NOT ANOTHER REPLAY.

One should be concerned about the behaviour of the Trump Administration at present as Trump appears to be trying to create turmoil to deflect away from the Mueller investigation. And the actions appear desperate.  However, they may not be without consequence and the same also holds for Bibi’s administration in Israel and I am not sure that I would want to be a military person in either country.

Trump has the issue that his personal lawyer Cohen appears to have taken money from a Russian oligarch both prior to Trump’s election and post the election.  And some of that money appears to have found its way towards the payment of hush money to persons such as Stormy Daniels.

This is a problem. Bibi has the issue of corruption charges at home. The issue is that both countries appear to be spoiling for a fight with Iran much to the chagrin of Europe and the Chinese.

Iran is probably not a country that I would necessarily want to spoil for a fight. The Russians no doubt, are selling equipment to Iran in return for oil and the same probably holds for Turkey and many of those belly states of Russia.

Both Iran and North Korea have a model now and know that they can push the U.S.  For North Korea and the pending talks with Trump, this probably means they definitely will keep their nukes. For Trump to say to Iran they will negotiate or else is somewhat of a hollow threat.

Any attempt by the U.S. to attack would lead to significant destabilisation in the Middle East and no doubt would interfere with the U.S. missions in both Iraq and Afghanistan.

Geopolitical tensions are rising and the only country that is trying to hike those tensions is the U.S. Then we have the issue of trade and tariffs. The U.S. continues to try and push China on trade. We do know that this uncertainty is sapping business confidence in the U.S. and at a time as rates are rising and liquidity is falling. The Atlanta Fed president Raphael Bostic has said as much in recent addresses.

The producer price index rose a meagre 0.1% in April easing fears of inflation.  Once again, it highlights the problems within the U.S. economy in that productivity is weak and that geopolitical risks are having an effect in the broader economy. The PPI has now fallen from 3% to 2.6%.

This does take some steam out of the Fed to hike rates in the near future. Core PPI also fell to 2.5% in April which is lower than the 2.9% figure recorded in March. Services saw the biggest decline since 2009. Healthcare costs fell.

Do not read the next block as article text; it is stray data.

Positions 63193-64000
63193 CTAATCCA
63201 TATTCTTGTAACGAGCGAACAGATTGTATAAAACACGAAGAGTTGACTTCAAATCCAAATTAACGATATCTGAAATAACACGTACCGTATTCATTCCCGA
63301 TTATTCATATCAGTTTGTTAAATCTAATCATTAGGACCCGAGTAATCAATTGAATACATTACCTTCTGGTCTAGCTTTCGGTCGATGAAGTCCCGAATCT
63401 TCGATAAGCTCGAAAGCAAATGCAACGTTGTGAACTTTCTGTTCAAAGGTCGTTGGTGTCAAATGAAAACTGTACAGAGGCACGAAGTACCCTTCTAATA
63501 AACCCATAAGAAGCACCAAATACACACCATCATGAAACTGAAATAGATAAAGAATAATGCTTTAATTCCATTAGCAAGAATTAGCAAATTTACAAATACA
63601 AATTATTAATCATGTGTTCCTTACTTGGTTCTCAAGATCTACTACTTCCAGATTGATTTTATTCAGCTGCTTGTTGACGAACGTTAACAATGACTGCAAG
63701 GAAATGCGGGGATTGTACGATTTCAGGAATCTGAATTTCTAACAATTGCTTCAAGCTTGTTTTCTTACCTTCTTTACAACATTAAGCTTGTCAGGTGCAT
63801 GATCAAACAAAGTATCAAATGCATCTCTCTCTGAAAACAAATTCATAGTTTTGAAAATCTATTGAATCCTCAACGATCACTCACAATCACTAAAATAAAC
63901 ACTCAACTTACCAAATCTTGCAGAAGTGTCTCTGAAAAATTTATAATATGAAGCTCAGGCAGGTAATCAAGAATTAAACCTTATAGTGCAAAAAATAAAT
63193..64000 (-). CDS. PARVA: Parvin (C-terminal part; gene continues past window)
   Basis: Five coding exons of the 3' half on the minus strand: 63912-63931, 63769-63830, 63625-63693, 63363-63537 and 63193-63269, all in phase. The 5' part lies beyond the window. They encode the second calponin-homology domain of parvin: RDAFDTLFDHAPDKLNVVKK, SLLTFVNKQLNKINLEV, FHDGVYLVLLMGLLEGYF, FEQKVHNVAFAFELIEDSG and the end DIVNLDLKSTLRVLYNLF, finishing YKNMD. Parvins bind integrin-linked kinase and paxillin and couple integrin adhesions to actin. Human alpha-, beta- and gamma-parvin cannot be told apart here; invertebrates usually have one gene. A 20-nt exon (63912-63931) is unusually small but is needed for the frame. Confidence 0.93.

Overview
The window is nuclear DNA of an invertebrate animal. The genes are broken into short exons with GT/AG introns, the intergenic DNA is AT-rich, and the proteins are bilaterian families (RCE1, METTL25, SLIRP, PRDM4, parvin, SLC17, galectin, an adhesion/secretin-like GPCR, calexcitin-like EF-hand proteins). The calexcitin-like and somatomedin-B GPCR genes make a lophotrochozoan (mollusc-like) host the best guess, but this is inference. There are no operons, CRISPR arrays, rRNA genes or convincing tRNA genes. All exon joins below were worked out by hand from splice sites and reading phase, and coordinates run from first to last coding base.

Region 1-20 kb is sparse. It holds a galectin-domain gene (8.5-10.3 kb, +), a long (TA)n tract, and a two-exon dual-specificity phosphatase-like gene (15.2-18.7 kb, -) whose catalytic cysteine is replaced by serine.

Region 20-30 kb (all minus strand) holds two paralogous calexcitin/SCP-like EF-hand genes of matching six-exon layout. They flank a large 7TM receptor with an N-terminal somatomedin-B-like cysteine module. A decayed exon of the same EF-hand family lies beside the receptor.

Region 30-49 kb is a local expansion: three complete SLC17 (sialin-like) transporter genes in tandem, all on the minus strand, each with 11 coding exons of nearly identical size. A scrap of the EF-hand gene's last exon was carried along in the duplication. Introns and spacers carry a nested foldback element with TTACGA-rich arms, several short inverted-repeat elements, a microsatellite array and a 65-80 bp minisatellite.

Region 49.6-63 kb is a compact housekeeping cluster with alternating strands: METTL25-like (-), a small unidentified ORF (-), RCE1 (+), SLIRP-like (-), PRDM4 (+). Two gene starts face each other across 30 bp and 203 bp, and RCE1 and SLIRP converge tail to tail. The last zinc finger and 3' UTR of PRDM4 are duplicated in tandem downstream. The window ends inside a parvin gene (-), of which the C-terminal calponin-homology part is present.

Another indicator into the strength of the economy was the Commerce Department’s report on wholesale inventories. Inventories have increased less than estimated with sharp declines in motor vehicles and a range of goods. Stocks rose 0.3% compared to 0.5% in March and 0.9% in February.

Bonds, however, continued their march towards 3% and perhaps turning the tide towards a bearish bond market.  The burgeoning budget deficit and a weakening economy has the market in two minds.

All eyes are now looking closely at the yield curve for clues about a possible looming recession and the need to perhaps ease rates. Such an event would be disastrous for a number of reasons.

The Treasury needs growth at 3% to pay its budget requirements and the Fed is no longer putting money into the system. A fall in economic growth would see an increase requirement of issuance which is already at $1 tr. How the bond market will react to a stalling economy and an increased issuance requirement is anybody’s guess.

To attract necessary capital, the currency will need to weaken, and rates will have to rise and that’s in the perspective of a possible recession where lower rates are used to prime start the economy. Place a tariff war in the picture and the economic outlook looks very blurry.

The Italian / German 10-year bond spread widened to 132.7bp. Meanwhile, mark Carney suggested that BoE may wait until August before the next hike and Portugal’s, Bank of Portugal Chief has left the door open for more bond purchases. The outlook is starting to look a little clouded.

On the day however, the oil market soared 3% on Trump’s comments relating to Iran as those comments have now created uncertainty on the outlook for oil. For the Saudis this is manna from heaven and is good for their Aramco IPO and their stated aim to push oil higher. For the Russians this is also good news.

The MSCI for some 47 countries rose some 0.61% today. The Dow rose 0.75% and the S&P was up almost 1%.

In an unusual move, there was no flight to gold purchases. Gold remained flat on the day.

 

Recap. 

Equities: The S&P 500 closed up 0.97% The Dow rose 0.75%. The Stoxx gained 0.63%.

Currencies: The Bloomberg Dollar Index was flat.

Bonds: The ten-year closed around at 3.006%. The 2-year closed at 2.53% and the 30-year closed at 3.16%. The ten-year bund closed at 0.559% and the UK gilt closed at 1.46% and the OAT closed at 0.796%. The U.S. curve closed the day with the following closes 2/10 at 47 bp, 2/30 at 62.8 bp and the 10/30, closed at 15.6 bp. The U.S. 5-year closed at 2.841%.

Commodities: WTI rose 3.16%.  Gold fell 0.07% and copper rose 0.1%.

Bitcoin is trading around $9,250

 

Aussie Market Today.

The Aussie market should see equities continue to rally despite increasing geopolitical risks.

Bonds will weaken marginally. Pay attention to any commentary around trade talks between China and the U.S. as these talks are likely to be the main driver for asset prices in the short term.  Discussions between the U.S. and China are due for next week.   However, they may be brought forward.